• A detailed narrative description of the proposed AVA boundary based on USGS map markings.

Upper Hudson Petition

TTB received a petition from Andrew and Kathleen Weber, owners of Northern Cross Vineyard, on behalf of local grape growers and vintners, proposing to establish the “Upper Hudson” AVA in all or portions of Albany, Montgomery, Rensselaer, Saratoga, Schenectady, Schoharie, and Washington Counties in New York. The proposed Upper Hudson AVA covers approximately 1,500-square miles and is not located within any other AVA. There are 19 commercial vineyards with attached wineries covering approximately 67.5 acres within the proposed AVA. According to the petition, several vineyard owners are planning to expand their vineyards by a total of an additional 14 acres in the near future, and 4 new vineyards are also planned.

According to the petition, the distinguishing feature of the proposed AVA is its climate, relying on the USDA plant hardiness zone map and the growing degree day accumulations (GDDs) [1] for the proposed AVA and the surrounding areas.

Plant Hardiness Zones

According to the USDA plant hardiness zone map, which ranges from the coolest zone 1 to the warmest zone 13, the proposed Upper Hudson AVA falls into zones 5a and 5b. Average minimum temperatures in these zones range from −20 to −15 degrees F. The petition states that these average minimum winter temperatures are cold enough to damage or even kill many varieties of grapes. Therefore, vineyard owners within the proposed AVA plant cold hardy varieties such as Marquette, Frontenac, La Crescent, and La Crosse, which have been developed to withstand temperatures as low as −30 degrees F. Regions to the immediate east and west of the proposed Upper Hudson AVA are also classified as zones 5a and 5b. Regions farther to the west and northwest of the proposed AVA are classified as zones 3b, 4a, and 4b, with average minimum temperatures between −35 and −25 degrees F. The region to the south of the proposed AVA is classified as zones 6a and 6b with average minimum temperatures between −10 and 0 degrees F, and able to grow a wider variety of grapes.

Growing Degree Days

The petition states that the locations within the proposed AVA achieved GDD accumulations ranging between 2,300 and 2,700. A GDD accumulation of over 2,500 is generally considered to be the minimum GDD accumulations needed to ripen most varieties of grapes.[2] According to the petition, the locations within the proposed AVA reach 2,500 GDDs late in September, meaning that the fruit typically has only a few weeks to continue maturing before the first frost sets in. The petition states that, as a result, wineries often must work with tart fruit and remove the tartness as part of the winemaking process through the use of malolactic fermentation, pH adjustment, or residual sugars.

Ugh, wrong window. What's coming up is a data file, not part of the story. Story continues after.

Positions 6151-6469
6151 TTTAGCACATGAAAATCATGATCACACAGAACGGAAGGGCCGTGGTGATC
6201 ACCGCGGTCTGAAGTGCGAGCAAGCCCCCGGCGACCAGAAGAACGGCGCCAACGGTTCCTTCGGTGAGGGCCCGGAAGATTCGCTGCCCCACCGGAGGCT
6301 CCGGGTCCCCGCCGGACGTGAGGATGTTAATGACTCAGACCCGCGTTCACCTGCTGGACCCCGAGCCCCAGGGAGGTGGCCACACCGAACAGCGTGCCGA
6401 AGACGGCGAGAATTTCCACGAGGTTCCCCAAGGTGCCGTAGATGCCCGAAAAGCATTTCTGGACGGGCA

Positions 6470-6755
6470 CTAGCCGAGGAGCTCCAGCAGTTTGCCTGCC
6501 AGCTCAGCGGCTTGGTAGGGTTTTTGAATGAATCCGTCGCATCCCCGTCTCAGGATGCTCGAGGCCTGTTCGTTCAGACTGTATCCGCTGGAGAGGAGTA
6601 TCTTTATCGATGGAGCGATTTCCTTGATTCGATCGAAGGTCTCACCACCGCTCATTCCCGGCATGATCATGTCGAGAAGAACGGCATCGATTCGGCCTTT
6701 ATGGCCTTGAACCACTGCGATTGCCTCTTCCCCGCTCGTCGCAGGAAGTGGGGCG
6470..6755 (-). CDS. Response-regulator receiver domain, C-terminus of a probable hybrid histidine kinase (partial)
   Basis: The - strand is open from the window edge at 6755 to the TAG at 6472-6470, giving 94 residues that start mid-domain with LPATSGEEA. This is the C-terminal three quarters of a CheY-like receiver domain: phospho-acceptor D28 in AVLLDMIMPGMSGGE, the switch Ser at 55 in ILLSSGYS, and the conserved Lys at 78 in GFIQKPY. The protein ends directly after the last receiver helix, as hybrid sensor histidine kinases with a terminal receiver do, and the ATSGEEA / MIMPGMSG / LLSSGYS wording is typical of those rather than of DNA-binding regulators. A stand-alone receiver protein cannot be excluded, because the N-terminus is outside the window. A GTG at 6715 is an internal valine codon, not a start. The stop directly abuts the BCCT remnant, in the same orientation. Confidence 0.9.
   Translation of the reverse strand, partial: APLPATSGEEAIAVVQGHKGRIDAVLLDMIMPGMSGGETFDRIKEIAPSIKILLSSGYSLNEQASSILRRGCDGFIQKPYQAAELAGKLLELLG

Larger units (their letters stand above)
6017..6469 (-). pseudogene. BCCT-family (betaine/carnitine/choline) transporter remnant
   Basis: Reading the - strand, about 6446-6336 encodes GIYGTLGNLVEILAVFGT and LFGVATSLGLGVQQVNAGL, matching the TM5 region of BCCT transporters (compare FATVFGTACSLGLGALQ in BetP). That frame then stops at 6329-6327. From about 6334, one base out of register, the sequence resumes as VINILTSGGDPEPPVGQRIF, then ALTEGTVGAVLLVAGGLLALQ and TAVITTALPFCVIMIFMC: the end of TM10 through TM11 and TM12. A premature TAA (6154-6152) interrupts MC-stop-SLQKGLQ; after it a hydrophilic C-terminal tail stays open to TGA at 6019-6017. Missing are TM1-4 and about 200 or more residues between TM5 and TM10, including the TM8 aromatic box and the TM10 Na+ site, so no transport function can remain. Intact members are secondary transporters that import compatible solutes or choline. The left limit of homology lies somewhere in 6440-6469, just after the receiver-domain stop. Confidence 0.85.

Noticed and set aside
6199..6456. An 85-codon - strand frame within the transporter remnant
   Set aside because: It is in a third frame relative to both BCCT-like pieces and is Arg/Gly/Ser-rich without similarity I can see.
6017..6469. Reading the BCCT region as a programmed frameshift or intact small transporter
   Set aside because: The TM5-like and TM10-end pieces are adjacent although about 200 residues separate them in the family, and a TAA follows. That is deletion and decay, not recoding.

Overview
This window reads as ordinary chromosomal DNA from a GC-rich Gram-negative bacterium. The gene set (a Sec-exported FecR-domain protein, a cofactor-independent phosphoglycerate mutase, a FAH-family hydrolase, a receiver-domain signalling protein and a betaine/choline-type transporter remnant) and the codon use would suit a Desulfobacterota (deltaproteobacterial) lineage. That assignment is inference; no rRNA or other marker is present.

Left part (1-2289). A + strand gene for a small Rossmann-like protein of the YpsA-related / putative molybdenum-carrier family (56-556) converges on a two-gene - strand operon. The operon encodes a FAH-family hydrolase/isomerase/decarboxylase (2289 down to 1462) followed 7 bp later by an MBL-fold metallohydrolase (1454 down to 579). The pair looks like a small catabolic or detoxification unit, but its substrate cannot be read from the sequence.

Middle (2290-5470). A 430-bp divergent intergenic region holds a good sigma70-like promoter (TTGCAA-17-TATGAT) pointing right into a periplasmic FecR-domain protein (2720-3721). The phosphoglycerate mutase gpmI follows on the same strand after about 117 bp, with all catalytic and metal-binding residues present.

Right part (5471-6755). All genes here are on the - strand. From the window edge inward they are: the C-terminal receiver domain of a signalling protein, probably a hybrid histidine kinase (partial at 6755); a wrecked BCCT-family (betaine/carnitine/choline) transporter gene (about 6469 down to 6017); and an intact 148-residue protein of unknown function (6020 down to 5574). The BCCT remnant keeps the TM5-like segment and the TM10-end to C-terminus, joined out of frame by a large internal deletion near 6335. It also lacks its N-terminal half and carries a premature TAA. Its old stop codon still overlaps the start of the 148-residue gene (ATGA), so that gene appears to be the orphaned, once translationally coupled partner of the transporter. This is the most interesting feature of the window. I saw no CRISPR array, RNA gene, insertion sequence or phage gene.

Locations to the north and south of the proposed AVA have GDD accumulations over 2,700 due to the warming effects of Lake Champlain and the tidal portion of the Hudson River respectively. The petition states that grapes in these warmer regions have more time to mature before the first frost, so the grapes “have the tartness removed in the vineyard.”

The remaining locations, to the east, southeast, southwest, and west of the proposed Upper Hudson AVA, all have lower GDD accumulations than the proposed AVA. The petition claims that viticulture in these regions would be difficult because the GDD accumulations would not reach the levels necessary to reliably ripen most varieties of grapes.

As a result of its climate, the proposed Upper Hudson AVA is suitable for growing cold-hardy grape hybrids, but not the grape varieties that are commonly grown farther south within the established Hudson River Region AVA.

Notice of Proposed Rulemaking and Comments Received

TTB published Notice No. 174 in the Federal Register on April 9, 2018 (83 FR 15091), proposing to establish the Upper Start Printed Page 62709Hudson AVA. In the notice, TTB summarized the evidence from the petition regarding the name, boundary, and distinguishing features for the proposed AVA. The notice also compared the distinguishing features of the proposed AVA to the surrounding areas. For a detailed description of the evidence relating to the name, boundary, and distinguishing features of the proposed AVA, and for a detailed comparison of the distinguishing features of the proposed AVA to the surrounding areas, see Notice No. 174. In Notice No. 174, TTB solicited comments on the accuracy of the name, boundary, and other required information submitted in support of the petition. The comment period closed on June 8, 2018.